Tuesday, June 18, 2024

Time dimension available on Google Earth

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Jillian Castillo
Jillian Castillo
"Proud thinker. Tv fanatic. Communicator. Evil student. Food junkie. Passionate coffee geek. Award-winning alcohol advocate."

The Google It unveils an all-new feature that allows you to discover the evolution over time of a geographic area called “Timelapse” in its Google Earth program.

With the “Timelapse” tool, Google Earth introducesA timeline of our planetIt is possible to see the evolution of specific areas of the planet on a time scale from 1985 to 2020. With “The most important update to Google Earth since 2017,” we can see changes due to deforestation, urbanization or global warming.

“Timelapse in Google Earth provides us with photographic evidence that our planet is undergoing radical and dynamic transformations, due to climate change and human behavior.” – Rebecca Moore, Director, Google Earth

Changes can be seen in Quebec cities like Montreal, Quebec and Sherbrooke, from 1985 to 2020.

Google Earth wants to allow users to take ownership of this new tool and why not discover new things.

Satellite imagery made possible new discoveries and even some scientific breakthroughs. Google Earth Director Rebecca Moore explains that we believe netizens will discover new things unseen yet thanks to Timelapse.

This technological choice is the result of cooperation with experts from Create a laboratory From Carnegie Mellon University in Pittsburgh, Pennsylvania.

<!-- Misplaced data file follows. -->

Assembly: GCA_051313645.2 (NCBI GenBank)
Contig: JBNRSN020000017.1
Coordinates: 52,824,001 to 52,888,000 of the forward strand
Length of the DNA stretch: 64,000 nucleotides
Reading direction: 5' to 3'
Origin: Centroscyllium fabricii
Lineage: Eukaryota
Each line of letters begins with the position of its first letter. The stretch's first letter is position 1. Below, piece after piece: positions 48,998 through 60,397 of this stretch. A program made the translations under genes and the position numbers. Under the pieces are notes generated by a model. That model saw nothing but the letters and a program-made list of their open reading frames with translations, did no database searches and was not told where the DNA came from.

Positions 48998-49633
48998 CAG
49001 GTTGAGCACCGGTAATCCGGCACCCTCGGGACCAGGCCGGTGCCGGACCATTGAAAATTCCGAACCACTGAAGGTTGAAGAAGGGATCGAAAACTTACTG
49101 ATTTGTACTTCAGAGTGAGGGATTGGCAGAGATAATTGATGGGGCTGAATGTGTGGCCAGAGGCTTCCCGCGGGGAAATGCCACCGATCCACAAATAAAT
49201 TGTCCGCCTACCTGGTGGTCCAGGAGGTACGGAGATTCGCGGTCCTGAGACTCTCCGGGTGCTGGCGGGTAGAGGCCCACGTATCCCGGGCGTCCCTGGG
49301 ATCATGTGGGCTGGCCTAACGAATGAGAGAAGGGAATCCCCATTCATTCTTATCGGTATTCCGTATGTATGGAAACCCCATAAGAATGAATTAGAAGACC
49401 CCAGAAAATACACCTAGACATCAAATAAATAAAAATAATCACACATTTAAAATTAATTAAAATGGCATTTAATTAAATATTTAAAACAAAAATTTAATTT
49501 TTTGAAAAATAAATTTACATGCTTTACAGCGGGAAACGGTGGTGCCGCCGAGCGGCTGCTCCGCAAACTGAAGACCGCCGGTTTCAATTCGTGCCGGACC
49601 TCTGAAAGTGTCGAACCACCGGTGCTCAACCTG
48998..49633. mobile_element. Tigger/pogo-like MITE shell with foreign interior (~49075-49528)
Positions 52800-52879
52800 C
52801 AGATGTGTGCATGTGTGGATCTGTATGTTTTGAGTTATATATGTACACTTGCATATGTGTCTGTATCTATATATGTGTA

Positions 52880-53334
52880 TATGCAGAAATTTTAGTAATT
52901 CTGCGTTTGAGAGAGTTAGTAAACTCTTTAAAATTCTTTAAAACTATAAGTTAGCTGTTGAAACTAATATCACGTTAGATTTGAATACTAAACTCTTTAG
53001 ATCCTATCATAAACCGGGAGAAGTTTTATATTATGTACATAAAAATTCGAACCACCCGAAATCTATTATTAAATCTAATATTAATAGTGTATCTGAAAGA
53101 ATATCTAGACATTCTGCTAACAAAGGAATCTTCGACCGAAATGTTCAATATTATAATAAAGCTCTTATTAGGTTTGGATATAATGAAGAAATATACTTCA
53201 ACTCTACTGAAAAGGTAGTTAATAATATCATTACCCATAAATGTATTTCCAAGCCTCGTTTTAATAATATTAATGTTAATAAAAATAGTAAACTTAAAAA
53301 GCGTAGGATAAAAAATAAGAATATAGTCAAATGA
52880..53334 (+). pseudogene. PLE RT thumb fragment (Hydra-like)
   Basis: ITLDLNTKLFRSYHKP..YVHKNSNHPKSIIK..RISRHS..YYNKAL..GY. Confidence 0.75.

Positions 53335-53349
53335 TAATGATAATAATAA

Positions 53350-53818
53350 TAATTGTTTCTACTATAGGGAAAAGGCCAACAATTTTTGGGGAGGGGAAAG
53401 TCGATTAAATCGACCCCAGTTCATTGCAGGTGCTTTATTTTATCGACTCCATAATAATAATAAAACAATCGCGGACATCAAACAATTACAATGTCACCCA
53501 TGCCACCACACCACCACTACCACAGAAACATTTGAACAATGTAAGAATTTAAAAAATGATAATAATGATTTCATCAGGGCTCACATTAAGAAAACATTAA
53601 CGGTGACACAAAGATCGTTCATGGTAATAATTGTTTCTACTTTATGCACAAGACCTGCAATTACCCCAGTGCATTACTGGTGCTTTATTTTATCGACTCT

Great project

Rebecca Moore explains that updates for this new feature will be annual in order to take into account the various changes on the planet. So we want to maintain our commitment to empowering everyone to participate in the fight against climate change.

“More than 20 million satellite images from 37 years were put together for a 4D interactive experience. Now anyone can watch time pass by and witness nearly four decades of global change” – Rebecca Moore, Director of Google Earth

In total, it took more than 2 million hours of processing on thousands of devices in Google Cloud to ingest 20 petabytes of satellite images and convert them into a 4.4 terapixel video mosaic (that’s 4 followed by 12 zeroes, which equates to 530,000 videos. At 4K resolution), says Rebecca Moore.

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